From NBC's Mark Murray
American democracy? Or angry -- and orchestrated -- mobs?
That has become the political question as members of Congress have returned to their districts and states this August recess to discuss contentious issues like President Obama's plans for health care.
For liberals and Democrats, these are protests at town hall meetings coordinated by conservative groups -- the same people who organized those earlier Tea Party events.
Video: Rep. Brian Baird, D-Washington won't hold any health care town hall meetings this month because he says the crowds being dispatched to shut down these meetings have a "lynch mob mentality." Rachel Maddow is joined by Rep. Brian Baird.
For conservatives and Republicans, these are citizens expressing their 1st Amendment rights to criticize Obama's plans.
But some of these protests have now taken a troubling turn:
-- six people, including a St. Louis Post Dispatch reporter, were arrested at a town hall sponsored yesterday by Rep. Russ Carnahan (D-MO)
-- at event yesterday sponsored by SEIU and a state senator, Rep. Kathy Castor (D-FL) tried to speak for nearly 15 minutes but the crowd drowned her out, chanting, "You work for us,'' Also: "Tyranny, tyranny,'' and "Tell the truth! Tell the truth!" "Read the bill!" "Forty-million illegals! Forty million illegals!"
-- also, an effigy of a freshman Democratic congressman (Frank Kratovil, D-MD) was hung
-- and even one Democratic congressman (Brad Miller, D-NC) said he received a death threat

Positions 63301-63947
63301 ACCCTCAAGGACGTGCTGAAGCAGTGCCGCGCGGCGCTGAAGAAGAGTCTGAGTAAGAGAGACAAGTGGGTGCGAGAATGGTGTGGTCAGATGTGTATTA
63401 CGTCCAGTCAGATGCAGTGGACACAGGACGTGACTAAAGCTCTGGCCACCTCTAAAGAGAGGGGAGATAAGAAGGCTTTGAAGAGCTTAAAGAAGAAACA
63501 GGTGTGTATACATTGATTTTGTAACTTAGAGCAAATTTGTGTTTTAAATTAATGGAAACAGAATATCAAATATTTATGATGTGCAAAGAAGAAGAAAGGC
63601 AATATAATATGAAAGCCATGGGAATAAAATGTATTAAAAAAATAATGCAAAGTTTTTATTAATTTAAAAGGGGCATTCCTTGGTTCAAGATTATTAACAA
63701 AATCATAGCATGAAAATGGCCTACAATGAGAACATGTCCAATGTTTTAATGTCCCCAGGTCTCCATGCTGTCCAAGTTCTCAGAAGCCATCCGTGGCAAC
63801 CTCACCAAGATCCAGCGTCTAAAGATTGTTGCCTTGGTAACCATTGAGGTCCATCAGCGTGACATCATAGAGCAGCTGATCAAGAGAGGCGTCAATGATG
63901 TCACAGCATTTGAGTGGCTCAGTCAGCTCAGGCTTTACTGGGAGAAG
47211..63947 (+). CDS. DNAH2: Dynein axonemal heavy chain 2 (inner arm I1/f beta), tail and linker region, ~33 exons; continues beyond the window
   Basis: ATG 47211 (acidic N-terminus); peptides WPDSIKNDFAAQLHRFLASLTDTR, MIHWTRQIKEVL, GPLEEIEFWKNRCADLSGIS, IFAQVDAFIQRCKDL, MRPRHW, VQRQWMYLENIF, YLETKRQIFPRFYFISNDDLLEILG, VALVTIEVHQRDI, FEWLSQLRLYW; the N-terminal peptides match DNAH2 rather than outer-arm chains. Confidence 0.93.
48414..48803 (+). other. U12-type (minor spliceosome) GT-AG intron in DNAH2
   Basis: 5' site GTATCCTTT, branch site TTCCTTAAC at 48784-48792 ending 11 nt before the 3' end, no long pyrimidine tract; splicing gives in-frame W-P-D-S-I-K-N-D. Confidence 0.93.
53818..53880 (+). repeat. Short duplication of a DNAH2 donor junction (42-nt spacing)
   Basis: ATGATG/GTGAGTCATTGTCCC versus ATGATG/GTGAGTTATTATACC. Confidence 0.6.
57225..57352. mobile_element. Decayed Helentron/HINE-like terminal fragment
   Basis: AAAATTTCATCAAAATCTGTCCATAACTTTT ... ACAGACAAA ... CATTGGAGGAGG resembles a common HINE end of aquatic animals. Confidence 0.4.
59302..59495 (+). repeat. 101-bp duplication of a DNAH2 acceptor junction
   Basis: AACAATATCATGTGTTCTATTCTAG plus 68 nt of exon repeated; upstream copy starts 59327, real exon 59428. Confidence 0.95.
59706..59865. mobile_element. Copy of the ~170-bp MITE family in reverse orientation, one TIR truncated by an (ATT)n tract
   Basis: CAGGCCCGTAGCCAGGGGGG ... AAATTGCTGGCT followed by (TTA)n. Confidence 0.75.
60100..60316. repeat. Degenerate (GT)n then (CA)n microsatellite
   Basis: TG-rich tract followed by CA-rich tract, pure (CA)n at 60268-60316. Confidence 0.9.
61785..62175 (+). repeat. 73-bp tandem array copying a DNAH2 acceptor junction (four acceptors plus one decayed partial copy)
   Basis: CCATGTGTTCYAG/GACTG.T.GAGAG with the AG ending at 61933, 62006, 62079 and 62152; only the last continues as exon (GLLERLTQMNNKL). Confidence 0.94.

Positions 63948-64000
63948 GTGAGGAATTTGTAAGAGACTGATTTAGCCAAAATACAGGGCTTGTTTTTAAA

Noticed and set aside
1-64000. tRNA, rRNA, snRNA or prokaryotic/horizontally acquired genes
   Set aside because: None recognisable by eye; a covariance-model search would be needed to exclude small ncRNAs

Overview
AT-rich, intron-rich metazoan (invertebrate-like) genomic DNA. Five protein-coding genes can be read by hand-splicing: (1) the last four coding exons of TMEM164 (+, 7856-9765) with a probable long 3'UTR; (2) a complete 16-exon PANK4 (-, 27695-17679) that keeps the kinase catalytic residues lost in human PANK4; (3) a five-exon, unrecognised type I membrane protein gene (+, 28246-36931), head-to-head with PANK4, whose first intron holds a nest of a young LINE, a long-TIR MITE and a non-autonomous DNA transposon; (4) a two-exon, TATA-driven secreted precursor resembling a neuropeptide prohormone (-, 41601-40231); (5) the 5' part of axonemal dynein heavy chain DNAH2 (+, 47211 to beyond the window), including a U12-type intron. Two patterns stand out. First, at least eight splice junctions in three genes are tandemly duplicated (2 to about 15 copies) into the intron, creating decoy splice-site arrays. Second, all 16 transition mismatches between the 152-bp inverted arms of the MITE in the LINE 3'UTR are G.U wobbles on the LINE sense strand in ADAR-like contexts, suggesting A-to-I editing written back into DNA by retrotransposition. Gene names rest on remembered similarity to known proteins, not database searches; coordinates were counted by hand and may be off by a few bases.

Video: Newsweek's Jonathan Alter joins Countdown's Keith Olbermann to discuss why the right-wing's health care reform sabotage campaign may not have anything to do with health care reform.
Democrats and liberals have now begun to mobilize in response to these protests. Here's an email Obama's Organizing for America released yesterday: "It's up to us to show Congress that those loudly opposing reform are a tiny minority being stirred up by special interests, and that a huge majority strongly supports enacting real health insurance reform in 2009. Your representative ... has been working to move us towards reform. Can you call the local office...? Let the person who answers know that you're a constituent. Then tell them: "Thank you for your work so far. I'm counting on you to keep working for real health insurance reform until it's passed in 2009. If you stand up for health insurance reform, voters like me will stand up for you."
One thing is clear: These meetings this August could play an important role influencing members of Congress on the direction of the health-care debate.